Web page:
Explore Glorious Kazan in Russia

The city of Kazan, lying at the confluence of the Kazanka and Volga Rivers, is one of Russia’s largest cities and the capital of the Republic of Tatarstan in central European Russia. Kazan is a major commercial, cultural and industrial hub, as well as being at the heart of Tatar culture.

Kazan in Russia is thought to have been founded in 1401, although there is an ongoing dispute as to when it was founded and also as to who should be credited with being the founders. One school of thought is that Kazan was founded by the Volga Bulgars in the early Middle Ages, while others claim that evidence points to the Tatars of the Golden Horde establishing the initial settlement in the mid-fifteenth century. Either way, records indicate that in 1438 Kazan became the capital of a powerful Tatar rulers and was conquered by Ivan the Terrible in 1552. During a turbulent period of the city’s history, various parts of the city were destroyed and rebuilt, however many ancient buildings have been preserved. At this stage numerous Tatar residents were killed, repressed or Christianized.

At the beginning of the 19th century, Alexander I founded the Kazan State University and printing press. The Qur’an was printed in Kazan in 1801 and the city became an important location for Oriental Studies in Russia. During the reign of Catherine the Great, there was a rebirth of religious tolerance and mosques were allowed to be built in the city once more. However, there was still a lot of discrimination against the Tatar people which persisted through the years as the city grew ever more. As the 19th century was drawing to a close, Kazan had undergone a great deal of industrial development and was the industrial center of the Middle Volga, drawing people from the neighboring villages in search of work. After the 1905 Russian Revolution, Tatars established Kazan as their cultural center, with the first Tatar theater being opened and the first printing of a Tatar newspaper. During World War II many industries were evacuated to Kazan, resulting in the city becoming a center of the military industry, being responsible for producing airplanes and tanks and further boosting its image as an industrial centre.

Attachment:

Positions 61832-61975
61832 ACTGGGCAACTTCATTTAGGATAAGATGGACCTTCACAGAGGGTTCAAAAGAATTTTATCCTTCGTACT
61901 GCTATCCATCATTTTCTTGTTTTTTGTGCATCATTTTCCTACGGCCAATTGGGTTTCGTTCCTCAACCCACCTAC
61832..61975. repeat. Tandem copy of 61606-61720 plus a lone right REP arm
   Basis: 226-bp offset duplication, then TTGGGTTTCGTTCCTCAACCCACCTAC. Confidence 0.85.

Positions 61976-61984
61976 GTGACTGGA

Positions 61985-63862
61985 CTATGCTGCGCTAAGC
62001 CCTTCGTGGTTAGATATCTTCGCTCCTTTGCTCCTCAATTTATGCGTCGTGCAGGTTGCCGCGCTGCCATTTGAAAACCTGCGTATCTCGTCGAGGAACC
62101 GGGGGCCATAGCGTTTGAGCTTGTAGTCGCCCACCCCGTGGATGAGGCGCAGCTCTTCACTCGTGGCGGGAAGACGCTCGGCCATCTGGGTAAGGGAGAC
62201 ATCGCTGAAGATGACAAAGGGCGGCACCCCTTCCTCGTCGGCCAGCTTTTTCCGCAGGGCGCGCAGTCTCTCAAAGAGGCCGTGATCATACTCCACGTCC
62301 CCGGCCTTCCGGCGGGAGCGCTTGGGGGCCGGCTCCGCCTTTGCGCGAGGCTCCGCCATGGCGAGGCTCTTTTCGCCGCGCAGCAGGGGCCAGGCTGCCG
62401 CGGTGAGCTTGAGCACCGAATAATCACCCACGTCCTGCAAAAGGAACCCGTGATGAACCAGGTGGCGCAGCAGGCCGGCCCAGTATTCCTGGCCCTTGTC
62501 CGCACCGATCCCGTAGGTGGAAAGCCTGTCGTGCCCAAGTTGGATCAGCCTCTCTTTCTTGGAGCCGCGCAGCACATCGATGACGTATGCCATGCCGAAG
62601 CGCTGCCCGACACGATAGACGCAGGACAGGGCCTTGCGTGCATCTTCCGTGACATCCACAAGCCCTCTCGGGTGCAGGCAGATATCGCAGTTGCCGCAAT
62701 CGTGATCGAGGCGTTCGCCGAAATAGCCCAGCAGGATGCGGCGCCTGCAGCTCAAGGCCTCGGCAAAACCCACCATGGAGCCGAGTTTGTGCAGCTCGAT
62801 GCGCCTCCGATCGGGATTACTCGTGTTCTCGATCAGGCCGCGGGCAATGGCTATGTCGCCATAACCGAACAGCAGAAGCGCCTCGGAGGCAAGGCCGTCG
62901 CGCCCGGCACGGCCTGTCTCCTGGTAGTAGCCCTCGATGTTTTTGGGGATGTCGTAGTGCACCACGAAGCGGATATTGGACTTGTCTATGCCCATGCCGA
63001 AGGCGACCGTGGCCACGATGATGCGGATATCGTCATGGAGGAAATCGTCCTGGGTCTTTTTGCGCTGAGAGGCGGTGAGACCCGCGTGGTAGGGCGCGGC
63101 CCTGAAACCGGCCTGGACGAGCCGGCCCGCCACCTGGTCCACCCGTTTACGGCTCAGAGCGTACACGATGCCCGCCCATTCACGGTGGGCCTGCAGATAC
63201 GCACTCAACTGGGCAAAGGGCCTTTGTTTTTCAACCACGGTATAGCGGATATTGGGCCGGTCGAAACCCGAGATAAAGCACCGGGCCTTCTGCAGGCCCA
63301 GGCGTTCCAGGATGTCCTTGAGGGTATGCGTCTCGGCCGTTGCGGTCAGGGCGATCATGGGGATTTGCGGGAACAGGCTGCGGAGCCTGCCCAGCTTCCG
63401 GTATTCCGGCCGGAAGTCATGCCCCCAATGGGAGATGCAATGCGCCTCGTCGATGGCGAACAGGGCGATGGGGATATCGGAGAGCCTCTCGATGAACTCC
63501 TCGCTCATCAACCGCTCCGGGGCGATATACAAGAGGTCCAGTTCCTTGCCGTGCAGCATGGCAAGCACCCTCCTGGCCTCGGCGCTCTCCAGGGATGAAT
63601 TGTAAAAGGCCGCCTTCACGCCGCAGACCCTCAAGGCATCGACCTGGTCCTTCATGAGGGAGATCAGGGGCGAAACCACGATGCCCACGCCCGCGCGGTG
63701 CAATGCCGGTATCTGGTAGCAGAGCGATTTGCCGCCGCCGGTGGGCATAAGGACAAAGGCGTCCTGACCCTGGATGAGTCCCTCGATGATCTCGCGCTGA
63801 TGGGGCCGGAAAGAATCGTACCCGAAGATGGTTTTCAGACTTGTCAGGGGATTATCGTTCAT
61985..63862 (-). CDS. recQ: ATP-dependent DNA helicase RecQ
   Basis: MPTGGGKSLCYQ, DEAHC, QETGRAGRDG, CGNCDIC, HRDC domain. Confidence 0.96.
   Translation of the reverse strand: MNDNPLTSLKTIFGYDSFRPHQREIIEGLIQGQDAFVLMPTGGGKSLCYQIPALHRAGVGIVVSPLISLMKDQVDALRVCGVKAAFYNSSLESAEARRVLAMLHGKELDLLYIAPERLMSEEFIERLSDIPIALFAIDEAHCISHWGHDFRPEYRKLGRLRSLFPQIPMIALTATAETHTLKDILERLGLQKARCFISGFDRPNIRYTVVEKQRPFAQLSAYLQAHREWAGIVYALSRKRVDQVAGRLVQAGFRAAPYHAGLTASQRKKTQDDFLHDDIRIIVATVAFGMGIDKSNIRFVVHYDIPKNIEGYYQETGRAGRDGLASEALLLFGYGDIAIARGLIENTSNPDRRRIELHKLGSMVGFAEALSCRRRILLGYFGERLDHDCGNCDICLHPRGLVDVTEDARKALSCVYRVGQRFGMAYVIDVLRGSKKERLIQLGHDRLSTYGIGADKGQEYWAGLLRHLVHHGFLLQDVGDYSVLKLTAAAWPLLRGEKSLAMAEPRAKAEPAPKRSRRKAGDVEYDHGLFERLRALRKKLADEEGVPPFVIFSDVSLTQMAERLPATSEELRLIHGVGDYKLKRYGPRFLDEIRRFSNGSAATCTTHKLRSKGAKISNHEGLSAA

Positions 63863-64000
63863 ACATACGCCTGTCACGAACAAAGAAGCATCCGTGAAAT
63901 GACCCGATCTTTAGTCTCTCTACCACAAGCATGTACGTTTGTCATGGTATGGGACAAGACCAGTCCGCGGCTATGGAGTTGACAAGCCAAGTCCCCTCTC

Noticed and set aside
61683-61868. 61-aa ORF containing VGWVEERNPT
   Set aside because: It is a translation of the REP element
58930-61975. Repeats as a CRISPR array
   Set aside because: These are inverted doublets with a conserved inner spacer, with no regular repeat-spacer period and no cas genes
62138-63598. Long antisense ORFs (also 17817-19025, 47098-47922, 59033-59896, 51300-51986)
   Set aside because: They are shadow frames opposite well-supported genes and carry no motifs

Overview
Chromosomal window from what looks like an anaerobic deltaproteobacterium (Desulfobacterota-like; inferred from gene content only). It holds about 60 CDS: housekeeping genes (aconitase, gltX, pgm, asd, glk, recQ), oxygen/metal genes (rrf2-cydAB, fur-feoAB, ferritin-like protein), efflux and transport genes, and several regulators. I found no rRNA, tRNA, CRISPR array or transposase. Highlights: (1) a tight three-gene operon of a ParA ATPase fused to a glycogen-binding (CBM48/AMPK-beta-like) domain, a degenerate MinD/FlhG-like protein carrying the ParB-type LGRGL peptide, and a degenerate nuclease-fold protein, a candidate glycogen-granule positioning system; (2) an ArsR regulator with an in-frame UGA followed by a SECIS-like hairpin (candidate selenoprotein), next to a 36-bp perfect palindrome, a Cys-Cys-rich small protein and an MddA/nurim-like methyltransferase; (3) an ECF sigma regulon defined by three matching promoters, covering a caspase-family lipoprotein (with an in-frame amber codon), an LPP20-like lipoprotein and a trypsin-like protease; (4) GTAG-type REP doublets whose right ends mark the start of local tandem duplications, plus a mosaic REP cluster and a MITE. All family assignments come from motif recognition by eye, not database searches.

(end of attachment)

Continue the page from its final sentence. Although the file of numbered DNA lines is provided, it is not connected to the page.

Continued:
Despite disputes as to when the city was originally founded, Kazan celebrated its millennium in 2005, at which time the holiest copy of “Our Lady of Kazan” was returned to the city, and the largest mosque in Russia, Qolsharif, was inaugurated. The city has a uniquely beautiful citadel which was given the status of being a World Heritage Site in 2000. The leaning Soyembika Tower, constructed in six tiers, is regarded as being one of the city’s most prominent landmarks. Other landmarks and places of interest in Kazan include the five-domed Annunciation Cathedral, the remains of the Savior Monastery, as well as Sts Peter and Paul’s Cathedral dating back to the 18th century. The citadel in Kazan was declared a World Heritage Site in the year 2000.

Leo Tolstoy, Vladimir Lenin and Nikolai Ivanovich Lobachevsky have all been students at the Kazan State University which was founded in 1804 and is still very active today. The Kazan State Technical University is one of the leaders in the development of aircraft and rocket technology as well as computer science and radio engineering.

Visitors to the multi-faceted city of Kazan in Russia are sure to find the city, surroundings and people to be fascinating and certainly well worth spending time to become acquainted with.


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